What is Liberal Arts? Is it Worth it? 

 

Whenever I tell someone the name of my degree, they act like they know what it is. Many think it is to do with art. Some may have a vague idea. But it is becoming ever more popular in Universities, and this guide may help you understand exactly what it involves! This is more specific to Kings College London, as liberal arts courses do vary from University to University.

Liberal arts most often lets you choose across the humanities as well as in some cases the social sciences and science. So you can study things like modern language, music, English, anthropology, history, women’s studies, psychology, politics, and geography. 

At KCL first year students all have to take a modern language module. Whatever your skill level, you will be able to develop your language, with the choice of carrying it on in second and third year. 

Core liberal arts modules: These help you establish a core understanding of studying at University, looking at topics through an interdisciplinary lens. General ideas and concepts are studied, as well practicing as key skills such as writing and constructing an argument. Core liberal arts modules are also an important way to get to know your year group of students.

The degree is unique to whoever decides to take it on. By constructing your own module arrangements, you are able to create a broad specialisation, especially in second and third year where 50% of modules are in your major. The first year allows you to get to grips with a range of subject areas with few specifications of what you can and can’t take, allowing you to get an understanding for what you enjoy. The interdisciplinary approach to learning is key since it breeds a range of transferable intellectual and practical skills with the added ability to apply knowledge to real world settings.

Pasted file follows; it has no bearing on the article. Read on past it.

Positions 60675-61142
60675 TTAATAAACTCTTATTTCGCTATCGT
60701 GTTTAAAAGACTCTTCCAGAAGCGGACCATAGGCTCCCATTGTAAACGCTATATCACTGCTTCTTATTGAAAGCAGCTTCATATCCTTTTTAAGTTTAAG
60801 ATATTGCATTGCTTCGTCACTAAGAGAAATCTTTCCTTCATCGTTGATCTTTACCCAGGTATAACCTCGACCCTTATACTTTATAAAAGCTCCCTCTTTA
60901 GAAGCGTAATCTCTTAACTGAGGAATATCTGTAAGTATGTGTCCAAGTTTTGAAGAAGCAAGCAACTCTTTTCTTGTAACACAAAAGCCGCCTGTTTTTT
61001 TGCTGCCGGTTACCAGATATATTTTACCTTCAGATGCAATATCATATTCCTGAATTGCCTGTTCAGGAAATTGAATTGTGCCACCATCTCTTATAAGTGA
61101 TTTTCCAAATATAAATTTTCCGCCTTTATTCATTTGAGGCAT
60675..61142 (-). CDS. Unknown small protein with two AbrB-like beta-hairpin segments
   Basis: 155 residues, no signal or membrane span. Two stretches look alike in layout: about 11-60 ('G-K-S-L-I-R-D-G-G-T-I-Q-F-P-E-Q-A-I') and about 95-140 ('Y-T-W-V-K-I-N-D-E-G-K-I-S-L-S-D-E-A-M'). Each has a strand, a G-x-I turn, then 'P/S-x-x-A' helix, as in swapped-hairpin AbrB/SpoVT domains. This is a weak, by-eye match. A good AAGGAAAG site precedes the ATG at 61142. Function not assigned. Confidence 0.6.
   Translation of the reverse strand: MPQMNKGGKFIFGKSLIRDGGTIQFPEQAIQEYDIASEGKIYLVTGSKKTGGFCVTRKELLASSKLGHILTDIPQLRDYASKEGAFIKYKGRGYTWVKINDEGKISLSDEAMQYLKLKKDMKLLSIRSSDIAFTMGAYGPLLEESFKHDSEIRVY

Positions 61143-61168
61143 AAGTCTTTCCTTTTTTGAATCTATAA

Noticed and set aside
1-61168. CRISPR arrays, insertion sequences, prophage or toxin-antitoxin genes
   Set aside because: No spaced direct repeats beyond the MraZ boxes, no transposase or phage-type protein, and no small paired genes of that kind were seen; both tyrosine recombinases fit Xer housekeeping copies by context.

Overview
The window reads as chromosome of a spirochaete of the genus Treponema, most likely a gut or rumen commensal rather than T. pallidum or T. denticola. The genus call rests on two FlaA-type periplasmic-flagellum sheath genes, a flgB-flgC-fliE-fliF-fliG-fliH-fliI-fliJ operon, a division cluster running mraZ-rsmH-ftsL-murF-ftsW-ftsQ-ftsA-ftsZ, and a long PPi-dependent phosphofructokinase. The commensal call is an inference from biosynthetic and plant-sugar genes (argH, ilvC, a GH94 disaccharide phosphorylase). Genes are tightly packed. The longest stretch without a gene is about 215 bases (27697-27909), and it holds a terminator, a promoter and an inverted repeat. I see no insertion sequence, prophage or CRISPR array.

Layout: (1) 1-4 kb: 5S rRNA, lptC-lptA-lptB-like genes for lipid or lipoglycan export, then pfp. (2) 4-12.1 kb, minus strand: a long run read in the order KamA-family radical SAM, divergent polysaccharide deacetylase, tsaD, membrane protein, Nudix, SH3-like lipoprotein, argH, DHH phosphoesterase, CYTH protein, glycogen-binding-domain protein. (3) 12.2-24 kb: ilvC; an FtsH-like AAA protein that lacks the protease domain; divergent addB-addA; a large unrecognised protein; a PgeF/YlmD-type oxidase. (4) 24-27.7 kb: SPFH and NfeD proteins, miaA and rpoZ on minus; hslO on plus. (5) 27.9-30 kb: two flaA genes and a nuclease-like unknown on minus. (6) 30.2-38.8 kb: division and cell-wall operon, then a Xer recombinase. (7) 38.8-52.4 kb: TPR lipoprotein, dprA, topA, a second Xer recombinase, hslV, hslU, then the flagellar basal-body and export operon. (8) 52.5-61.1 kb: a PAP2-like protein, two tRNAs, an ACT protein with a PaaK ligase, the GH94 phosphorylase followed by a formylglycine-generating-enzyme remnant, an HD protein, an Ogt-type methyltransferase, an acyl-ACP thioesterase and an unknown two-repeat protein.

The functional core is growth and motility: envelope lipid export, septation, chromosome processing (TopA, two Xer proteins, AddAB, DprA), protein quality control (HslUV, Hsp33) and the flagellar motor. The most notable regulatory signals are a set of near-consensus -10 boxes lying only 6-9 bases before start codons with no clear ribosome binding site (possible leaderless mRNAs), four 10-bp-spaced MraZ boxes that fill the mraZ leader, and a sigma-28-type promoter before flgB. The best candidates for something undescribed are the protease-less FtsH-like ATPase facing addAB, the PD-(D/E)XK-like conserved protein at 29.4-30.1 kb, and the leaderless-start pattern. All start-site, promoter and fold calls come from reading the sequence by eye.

Your degree transcript will outline your major, for example for me, BA Hons Liberal arts with a major in Geography and minor in history. If you take a certain amount of credits, for KCL it is 75, across the three years, you have then also minored in that subject area. 

There are some negatives, but for me they are negligent, but perhaps something to bear in mind.  Often you are often in different subjects to your friends, and thus, you may not feel you belong fully to a community of students in the different subjects. With this said, you do have your core liberal arts students who you see in the core modules anyway! You may feel like the workload would be increased, but this is not actually the case. We take the exact same number of credits as other students, and if you manage your time, the workload is not at all bad!  It is possible to feel you may not be getting the full amount out of a subject as you a limited by credits. A way to overcome this is to pick modules across the discipline that all have a similar underlying theme, as this will help bring them all together. 

Positives: For me I definitely feel like I gave an advantage over single honour students. In History, I can bring in geographical viewpoints that other students wouldn’t have, which I believe gives your work an edge. Liberal arts allows you to not be confined by a single subject, but instead spread across multiple disciplines and really increase your academic insight. The degree is also very employable as it offers an array of skills and job sectors that are suitable.